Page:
A key step in all drug discovery programs are the cellular and animal models. The cells are the first time that the compounds are exposed to a living system (with cellular membranes that keep things out). The animals, of course, are a very stringent test indeed, with the full inventory of absorption, metabolism, and excretion machinery, along with the possibility of side effects in systems that you might not have even considered.
So it’s a tricky business to make sure that these tests are being done in the most meaningful way possible. You can knock your project out of promising areas for development if your model systems are too tough – and it’s even easier to water them down in the interest of getting numbers that make everyone feel better. “As stringent as they need to be” is the rule, but it’s a hard one to handle in practice.
Take, for example, the antibacterial field. The first cell assays there are unusually meaningful, since they’re being done on the real live targets of the drugs. (That doesn’t do much to get you past the high barrier of animal testing, though, since you have to see if your compounds that kill bacteria in a dish will still do it in that much more demanding environment). But there are all sorts of strains of bacteria out there, and it’s up to you to choose the ones that will tell you the most about what your compounds can do.
One way that bacteria evade being killed off by our wonder drug candidates is by pumping the compounds right back out once they get in. There are quite a few of the efflux pumps, and wild-type bacteria (particularly the resistant strains) are well stocked with them. You can culture all sorts of mutants, though, with these various transport mechanisms ablated or wiped out completely. If your compound doesn’t work on the normal lines, but cuts a swath through some of these, you have good evidence that your problem is efflux pumping, not some intrinsic problem with your target mechanism.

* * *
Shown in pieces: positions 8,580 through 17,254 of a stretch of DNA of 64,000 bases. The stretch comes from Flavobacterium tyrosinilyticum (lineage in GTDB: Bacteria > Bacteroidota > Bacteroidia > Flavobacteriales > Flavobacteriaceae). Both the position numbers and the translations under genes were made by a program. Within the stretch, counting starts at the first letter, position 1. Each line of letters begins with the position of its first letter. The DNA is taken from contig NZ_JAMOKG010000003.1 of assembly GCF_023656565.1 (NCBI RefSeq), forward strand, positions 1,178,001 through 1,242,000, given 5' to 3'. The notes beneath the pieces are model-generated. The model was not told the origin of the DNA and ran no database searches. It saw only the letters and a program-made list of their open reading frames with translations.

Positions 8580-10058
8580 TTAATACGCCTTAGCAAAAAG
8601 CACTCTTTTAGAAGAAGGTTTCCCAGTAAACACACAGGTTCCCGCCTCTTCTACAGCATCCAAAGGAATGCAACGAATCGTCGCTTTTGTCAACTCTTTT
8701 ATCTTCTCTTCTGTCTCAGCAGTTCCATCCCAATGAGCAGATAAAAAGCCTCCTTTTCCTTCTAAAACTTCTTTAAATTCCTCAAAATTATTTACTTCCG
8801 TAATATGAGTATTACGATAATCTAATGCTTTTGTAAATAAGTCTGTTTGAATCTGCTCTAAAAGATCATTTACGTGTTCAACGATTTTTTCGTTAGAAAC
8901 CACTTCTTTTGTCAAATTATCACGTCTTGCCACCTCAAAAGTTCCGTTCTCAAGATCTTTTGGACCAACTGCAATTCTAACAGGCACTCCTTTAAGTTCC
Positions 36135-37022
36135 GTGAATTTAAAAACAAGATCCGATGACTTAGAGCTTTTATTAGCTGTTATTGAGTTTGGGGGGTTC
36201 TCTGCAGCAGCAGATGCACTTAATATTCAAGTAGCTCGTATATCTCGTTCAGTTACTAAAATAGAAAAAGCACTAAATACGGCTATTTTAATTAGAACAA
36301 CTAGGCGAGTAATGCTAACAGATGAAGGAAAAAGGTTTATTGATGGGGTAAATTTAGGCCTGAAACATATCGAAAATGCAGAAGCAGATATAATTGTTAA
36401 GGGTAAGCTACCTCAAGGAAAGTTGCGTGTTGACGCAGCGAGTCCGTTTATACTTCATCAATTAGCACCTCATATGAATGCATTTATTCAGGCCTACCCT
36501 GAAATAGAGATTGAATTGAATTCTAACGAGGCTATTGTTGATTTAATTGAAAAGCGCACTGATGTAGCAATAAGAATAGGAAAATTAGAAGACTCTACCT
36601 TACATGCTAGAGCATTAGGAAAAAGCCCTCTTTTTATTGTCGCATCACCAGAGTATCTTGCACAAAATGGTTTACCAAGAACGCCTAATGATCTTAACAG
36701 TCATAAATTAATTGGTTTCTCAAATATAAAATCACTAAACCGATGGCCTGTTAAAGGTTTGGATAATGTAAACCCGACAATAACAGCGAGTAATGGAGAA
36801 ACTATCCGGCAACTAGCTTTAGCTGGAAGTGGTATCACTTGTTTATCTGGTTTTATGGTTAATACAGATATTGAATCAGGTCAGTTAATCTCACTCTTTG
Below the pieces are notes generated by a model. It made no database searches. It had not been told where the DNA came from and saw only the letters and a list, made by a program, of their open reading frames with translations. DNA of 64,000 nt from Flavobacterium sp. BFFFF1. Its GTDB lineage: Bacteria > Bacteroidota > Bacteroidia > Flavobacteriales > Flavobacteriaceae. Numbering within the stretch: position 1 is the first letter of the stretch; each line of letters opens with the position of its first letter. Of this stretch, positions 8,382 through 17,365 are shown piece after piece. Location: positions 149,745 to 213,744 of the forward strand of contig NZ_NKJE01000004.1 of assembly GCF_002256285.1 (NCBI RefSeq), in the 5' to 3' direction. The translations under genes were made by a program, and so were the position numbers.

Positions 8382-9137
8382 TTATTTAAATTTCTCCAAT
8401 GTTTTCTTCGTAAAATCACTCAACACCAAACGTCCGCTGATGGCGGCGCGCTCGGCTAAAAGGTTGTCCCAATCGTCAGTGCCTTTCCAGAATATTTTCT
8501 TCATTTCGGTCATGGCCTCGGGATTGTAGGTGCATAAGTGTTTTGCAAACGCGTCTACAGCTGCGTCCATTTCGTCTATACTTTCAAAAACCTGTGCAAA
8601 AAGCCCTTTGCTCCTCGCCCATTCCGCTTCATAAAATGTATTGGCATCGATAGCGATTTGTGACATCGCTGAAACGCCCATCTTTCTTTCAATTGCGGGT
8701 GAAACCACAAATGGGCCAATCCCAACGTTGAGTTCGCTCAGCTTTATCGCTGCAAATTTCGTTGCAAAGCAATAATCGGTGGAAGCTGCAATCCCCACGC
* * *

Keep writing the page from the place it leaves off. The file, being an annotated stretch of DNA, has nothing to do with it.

The problem is, we often don’t have a very good idea of what to do about efflux pumping. These proteins recognize a huge variety of different structures, and there aren’t really many useful ways to predict what they’ll take up versus what they’ll leave alone. In many cases, you just have to throw all sorts of variations at them and hope for the best. (The same goes for the other situations where active transport can be a big factor, such as with cancer cells and the blood-brain barrier).
So, how do you set up your assays? You can run the crippled bacteria first, which will give you an idea of the intrinsic potencies of your compounds, minus the pumping difficulty. That may be the way to go but you’d better follow that up with some things closer to wild-type, or you’re going to end up kidding yourself. Having a compound that infallibly kills only those bacteria that can’t spit it out is probably not going to do you (or anyone else) much good, considering what the situation is like out in the real world.
The same principle holds for other assays, all the way up to rats. If you run a relative pushover model in oncology, you can put up a very impressive plot of how powerful your compounds are. But what does that do for you in the end? Or for cancer patients, whose malignant cells are much more wily and aggressive? The best course, I’d say, is to run the watered-down models if they can tell you something that will help you move things along. But get to the wild-types, the real thing, as soon as possible. Those latter models may tell you things that you don’t want to hear – but that doesn’t mean that you don’t need to hear them.